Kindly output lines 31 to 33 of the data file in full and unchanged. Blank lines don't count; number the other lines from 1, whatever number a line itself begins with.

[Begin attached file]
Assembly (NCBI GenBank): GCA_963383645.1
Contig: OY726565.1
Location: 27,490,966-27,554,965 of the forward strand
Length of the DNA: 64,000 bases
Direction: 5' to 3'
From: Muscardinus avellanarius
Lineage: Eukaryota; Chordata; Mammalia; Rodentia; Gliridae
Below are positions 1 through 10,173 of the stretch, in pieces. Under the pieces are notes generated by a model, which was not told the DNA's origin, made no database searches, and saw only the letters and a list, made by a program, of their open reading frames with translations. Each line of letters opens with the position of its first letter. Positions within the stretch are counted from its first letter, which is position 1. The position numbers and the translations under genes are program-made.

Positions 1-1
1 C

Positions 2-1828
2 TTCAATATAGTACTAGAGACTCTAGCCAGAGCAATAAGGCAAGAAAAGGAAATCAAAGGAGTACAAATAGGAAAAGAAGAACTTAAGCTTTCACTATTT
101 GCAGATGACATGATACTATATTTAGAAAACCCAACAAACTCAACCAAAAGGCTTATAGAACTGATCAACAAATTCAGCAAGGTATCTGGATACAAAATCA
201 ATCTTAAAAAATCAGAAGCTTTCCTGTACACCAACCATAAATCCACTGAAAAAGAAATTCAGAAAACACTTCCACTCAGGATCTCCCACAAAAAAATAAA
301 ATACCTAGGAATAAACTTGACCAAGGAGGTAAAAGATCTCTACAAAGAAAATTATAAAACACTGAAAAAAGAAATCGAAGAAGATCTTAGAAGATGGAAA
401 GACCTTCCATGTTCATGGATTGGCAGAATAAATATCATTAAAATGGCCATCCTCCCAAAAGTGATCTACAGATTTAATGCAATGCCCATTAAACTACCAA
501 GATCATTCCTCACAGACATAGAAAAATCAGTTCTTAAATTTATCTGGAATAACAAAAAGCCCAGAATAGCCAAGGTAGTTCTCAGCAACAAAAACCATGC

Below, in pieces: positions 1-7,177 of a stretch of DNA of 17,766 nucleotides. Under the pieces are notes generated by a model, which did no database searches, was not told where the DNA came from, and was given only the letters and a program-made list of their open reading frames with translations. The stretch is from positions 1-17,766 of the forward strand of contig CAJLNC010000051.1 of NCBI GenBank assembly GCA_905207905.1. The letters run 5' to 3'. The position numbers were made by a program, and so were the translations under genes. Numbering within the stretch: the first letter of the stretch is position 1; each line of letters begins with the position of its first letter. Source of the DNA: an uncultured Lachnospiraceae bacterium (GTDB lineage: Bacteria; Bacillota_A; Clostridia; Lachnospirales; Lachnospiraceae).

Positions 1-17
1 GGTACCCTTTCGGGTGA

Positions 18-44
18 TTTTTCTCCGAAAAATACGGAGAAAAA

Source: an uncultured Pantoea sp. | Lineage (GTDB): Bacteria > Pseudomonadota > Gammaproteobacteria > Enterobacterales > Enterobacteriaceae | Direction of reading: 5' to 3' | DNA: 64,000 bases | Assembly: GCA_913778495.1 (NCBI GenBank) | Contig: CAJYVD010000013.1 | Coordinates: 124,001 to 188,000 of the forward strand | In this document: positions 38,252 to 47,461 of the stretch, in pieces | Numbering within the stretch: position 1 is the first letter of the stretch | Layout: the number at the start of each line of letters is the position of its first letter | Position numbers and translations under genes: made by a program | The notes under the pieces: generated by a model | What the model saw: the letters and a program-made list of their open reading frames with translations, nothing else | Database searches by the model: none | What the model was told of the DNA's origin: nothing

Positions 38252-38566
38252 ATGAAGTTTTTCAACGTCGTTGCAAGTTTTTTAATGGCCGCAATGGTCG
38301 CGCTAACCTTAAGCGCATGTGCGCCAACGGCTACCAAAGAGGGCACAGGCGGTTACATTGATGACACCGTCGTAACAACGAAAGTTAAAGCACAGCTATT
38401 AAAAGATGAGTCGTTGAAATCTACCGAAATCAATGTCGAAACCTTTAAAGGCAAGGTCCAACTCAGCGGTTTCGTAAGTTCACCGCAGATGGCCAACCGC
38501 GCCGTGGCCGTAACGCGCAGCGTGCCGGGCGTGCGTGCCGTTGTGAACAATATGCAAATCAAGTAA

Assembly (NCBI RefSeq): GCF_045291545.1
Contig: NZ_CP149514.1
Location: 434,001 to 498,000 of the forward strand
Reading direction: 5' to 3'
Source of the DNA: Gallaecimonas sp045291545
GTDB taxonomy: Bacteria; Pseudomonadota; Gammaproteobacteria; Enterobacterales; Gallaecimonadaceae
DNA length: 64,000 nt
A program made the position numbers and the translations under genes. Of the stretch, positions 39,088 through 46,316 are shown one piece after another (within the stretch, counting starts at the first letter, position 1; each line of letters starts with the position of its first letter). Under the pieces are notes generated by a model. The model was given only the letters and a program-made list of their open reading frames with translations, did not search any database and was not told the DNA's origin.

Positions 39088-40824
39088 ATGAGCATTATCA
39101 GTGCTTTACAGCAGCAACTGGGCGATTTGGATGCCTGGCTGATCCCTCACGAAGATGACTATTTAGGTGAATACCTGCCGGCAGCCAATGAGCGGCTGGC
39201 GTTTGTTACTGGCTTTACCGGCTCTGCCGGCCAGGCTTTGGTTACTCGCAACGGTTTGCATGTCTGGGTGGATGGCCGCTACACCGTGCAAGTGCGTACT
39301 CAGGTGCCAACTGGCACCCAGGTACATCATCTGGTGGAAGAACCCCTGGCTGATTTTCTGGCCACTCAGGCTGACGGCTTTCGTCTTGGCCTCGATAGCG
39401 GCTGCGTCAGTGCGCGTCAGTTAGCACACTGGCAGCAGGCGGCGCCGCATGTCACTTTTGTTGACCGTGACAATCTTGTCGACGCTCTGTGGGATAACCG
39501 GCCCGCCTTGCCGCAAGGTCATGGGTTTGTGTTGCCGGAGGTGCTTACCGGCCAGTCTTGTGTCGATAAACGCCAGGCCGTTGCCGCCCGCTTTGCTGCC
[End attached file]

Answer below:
Location: 434,001 to 498,000 of the forward strand
Reading direction: 5' to 3'
Source of the DNA: Gallaecimonas sp045291545